Adjectives are the words we use to describe people, things, ideas and concepts:
e.g. big, small, hot, cold, green, brilliant.
Adjectives are therefore used to describe nouns:
e.g. the green door, a happy coincidence.
Possessive adjectives e.g. my, your, his, her, our, their, are used to indicate ownership. But beware! In some languages, where the principle of agreement exists, there is no obvious distinction between 'his' book and 'her' book.
When we say that an adjective 'agrees' with the noun that it describes, we mean that if the noun is, for example, feminine and plural, then the adjective will also have to be in its own feminine plural form.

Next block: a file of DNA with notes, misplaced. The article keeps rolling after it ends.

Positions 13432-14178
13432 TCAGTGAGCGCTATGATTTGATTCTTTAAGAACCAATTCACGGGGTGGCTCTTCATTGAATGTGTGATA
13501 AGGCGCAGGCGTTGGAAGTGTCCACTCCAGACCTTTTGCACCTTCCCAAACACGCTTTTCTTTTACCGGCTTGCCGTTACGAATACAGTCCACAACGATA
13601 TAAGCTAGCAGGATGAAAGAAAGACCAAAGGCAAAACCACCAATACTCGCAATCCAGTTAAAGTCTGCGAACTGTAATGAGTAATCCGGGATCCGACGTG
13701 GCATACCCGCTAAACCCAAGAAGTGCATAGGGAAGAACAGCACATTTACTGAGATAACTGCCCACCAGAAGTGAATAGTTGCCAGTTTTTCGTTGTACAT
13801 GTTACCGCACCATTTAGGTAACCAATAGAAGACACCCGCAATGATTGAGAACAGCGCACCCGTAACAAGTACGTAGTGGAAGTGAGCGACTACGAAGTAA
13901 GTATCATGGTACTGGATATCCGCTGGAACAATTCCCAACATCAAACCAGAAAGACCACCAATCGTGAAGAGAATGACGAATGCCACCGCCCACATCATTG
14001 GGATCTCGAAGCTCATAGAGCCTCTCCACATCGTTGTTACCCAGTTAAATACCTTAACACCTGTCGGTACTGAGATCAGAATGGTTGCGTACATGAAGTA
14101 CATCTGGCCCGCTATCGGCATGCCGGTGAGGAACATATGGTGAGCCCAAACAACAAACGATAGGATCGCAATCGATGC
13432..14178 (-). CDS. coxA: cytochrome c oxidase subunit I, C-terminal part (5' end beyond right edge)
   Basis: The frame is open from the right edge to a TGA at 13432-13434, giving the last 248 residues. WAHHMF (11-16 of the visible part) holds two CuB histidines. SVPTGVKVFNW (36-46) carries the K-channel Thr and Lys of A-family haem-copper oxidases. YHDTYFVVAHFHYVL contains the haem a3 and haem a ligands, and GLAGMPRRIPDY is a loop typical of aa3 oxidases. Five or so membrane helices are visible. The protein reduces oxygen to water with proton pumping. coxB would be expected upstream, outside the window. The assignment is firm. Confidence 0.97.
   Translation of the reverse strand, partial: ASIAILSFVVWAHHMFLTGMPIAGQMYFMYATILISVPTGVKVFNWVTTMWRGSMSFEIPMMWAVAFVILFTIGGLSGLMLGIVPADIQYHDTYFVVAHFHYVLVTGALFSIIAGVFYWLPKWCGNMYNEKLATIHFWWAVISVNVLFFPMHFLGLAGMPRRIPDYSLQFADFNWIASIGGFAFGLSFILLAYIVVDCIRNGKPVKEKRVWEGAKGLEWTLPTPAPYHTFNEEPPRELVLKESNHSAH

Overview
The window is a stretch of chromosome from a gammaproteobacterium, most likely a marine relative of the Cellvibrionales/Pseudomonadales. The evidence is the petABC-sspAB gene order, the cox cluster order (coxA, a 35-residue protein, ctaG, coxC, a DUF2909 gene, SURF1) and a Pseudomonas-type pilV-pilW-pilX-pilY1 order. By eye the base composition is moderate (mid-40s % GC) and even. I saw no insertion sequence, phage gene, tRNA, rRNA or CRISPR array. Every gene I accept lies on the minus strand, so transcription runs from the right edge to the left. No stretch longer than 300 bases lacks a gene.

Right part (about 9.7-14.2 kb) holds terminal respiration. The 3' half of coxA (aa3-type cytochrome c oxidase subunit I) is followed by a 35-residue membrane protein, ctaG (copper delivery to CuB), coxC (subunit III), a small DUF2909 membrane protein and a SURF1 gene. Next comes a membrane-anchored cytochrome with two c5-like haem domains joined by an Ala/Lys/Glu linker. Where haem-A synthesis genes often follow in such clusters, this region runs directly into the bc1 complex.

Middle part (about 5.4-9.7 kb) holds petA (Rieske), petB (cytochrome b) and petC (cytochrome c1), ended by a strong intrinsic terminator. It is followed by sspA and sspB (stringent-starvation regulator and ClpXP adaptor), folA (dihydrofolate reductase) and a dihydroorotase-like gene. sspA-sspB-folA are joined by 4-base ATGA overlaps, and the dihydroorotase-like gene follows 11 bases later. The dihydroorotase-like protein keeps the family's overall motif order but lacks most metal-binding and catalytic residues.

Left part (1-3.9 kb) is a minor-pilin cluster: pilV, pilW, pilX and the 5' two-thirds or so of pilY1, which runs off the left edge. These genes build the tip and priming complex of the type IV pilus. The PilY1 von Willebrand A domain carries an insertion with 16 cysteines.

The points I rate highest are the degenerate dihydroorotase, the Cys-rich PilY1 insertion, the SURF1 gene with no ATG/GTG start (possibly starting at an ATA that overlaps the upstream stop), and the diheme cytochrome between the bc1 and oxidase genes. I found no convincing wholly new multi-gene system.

In English the adjective usually comes before the noun that it describes:
e.g. a successful outcome, an elaborate plan, an elegant office.This is not the case in many other languages. Certain adjectives may regularly follow the noun while others may precede it. Others may even acquire different meanings depending on whether they are placed before or follow the noun.
Adverbs are words used to 'qualify' how, when or where something is done:
e.g. quickly; already; nearby.
Adverbs are used to qualify verbs:
e.g. We spoke freely.
Adverbs are also used to qualify adjectives:
e.g. She is very clever.
Adverbs are also used to qualify other adverbs:
e.g. He speaks very quietly.